Supervised visitation may be ordered by the court, or it may be granted in response to a parent's petition. Here are three situations in which you should consider making such a petition.
You Fear For the Child's Well-Being
Obviously, you shouldn't leave your child alone with the other parent if you fear that the parent may harm him or her (whether intentionally or not). There are many valid reasons why you may fear for your child's well-being. For example, the other parent may:
- Be a drug abuser who gets violent when high or drunk
- Be suffering from a mental problem such as schizophrenia
- Have a history of family violence
In this case, the visitations should be supervised not only to keep the child safe, but also to keep your mind at peace.
The Child is Very Anxious About the Visits
If you are the custodial parent, then you may notice a heightened sense of anxiety in your child just before the other parent comes visiting. The child may have mood swings, worry about going to school or even change his or her playing and eating habits. Such a child hasn't adjusted to the new way of doing things.
If a child is anxious about his or her other parent's visit, then it might be a good idea to have a supervisor present when they do meet. In fact, in this case, the ideal supervisor should be a professional therapist who can help the child with his or her anxiety and also help the parent cope with it.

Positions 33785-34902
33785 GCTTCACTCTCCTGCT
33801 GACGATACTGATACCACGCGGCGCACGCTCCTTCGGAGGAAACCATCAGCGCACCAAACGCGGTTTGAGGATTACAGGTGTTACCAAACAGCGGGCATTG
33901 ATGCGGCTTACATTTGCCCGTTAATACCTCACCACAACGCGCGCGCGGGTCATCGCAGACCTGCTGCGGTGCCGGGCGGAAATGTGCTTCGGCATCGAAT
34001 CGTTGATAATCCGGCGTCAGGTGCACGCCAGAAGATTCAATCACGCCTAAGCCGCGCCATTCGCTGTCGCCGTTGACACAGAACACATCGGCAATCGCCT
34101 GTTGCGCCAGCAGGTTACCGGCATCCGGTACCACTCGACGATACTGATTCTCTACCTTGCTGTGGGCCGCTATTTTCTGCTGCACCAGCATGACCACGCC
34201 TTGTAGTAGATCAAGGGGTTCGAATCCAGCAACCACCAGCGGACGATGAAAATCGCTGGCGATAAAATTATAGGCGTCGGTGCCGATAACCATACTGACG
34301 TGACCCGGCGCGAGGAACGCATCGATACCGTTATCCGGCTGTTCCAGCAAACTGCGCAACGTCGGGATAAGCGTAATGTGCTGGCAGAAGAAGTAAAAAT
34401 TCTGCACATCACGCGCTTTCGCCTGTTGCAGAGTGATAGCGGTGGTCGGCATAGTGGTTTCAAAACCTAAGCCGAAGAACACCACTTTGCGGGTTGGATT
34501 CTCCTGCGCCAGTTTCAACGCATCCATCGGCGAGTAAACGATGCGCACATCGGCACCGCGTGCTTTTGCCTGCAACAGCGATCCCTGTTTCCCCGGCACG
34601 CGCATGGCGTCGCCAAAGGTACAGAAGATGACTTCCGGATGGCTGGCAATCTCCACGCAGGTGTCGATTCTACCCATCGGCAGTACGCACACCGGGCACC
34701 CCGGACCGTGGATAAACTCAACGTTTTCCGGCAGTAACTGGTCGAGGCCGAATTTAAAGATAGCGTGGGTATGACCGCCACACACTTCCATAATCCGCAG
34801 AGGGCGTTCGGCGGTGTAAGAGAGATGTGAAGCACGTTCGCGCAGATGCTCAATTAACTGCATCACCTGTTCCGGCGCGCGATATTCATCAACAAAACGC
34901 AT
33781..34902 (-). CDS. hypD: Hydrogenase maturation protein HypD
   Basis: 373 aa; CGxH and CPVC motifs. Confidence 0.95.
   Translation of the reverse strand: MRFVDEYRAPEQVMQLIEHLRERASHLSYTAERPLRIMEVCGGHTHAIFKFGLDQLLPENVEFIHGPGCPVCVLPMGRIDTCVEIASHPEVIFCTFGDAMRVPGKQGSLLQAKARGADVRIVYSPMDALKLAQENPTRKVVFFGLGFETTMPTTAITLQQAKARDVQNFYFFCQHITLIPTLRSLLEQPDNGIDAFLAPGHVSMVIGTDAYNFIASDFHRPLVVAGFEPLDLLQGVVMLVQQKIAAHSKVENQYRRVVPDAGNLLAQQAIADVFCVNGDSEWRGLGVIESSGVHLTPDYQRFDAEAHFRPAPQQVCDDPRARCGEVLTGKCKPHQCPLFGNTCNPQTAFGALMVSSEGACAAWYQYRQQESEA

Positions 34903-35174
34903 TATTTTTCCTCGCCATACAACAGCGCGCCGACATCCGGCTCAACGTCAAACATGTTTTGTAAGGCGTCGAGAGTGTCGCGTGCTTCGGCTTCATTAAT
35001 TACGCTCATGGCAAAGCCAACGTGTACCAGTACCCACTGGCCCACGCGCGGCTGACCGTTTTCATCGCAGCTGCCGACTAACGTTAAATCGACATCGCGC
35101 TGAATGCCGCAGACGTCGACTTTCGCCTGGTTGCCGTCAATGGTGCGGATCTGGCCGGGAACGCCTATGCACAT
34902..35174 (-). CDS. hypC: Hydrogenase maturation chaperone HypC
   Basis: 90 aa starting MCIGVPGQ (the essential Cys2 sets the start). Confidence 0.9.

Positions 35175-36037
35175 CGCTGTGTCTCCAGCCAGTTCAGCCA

The Parent Has Been Away For a Long Time
Lastly, you should know that children need to see, talk to and touch their parents in order to form a meaningful child-parent bond. If the other parent has been out of the child's life for a long time, then it is possible that they haven't formed a good bond. This is especially possible if the parent has been away since the child was young.
In such a case, leaving the child alone with the parent is akin to leaving him or her alone with a stranger. In fact, even the noncustodial parent may worry about how to handle the visit. A supervisor can help make the transition smoother.
Note that supervised visitation should only be ordered by the courts; you have no legal authority to institute one on your own. Explain your fears to your lawyer, and he or she will petition the court for such an order.
For more information, contact the Law Office of Shelli Wright Johnson or a similar firm.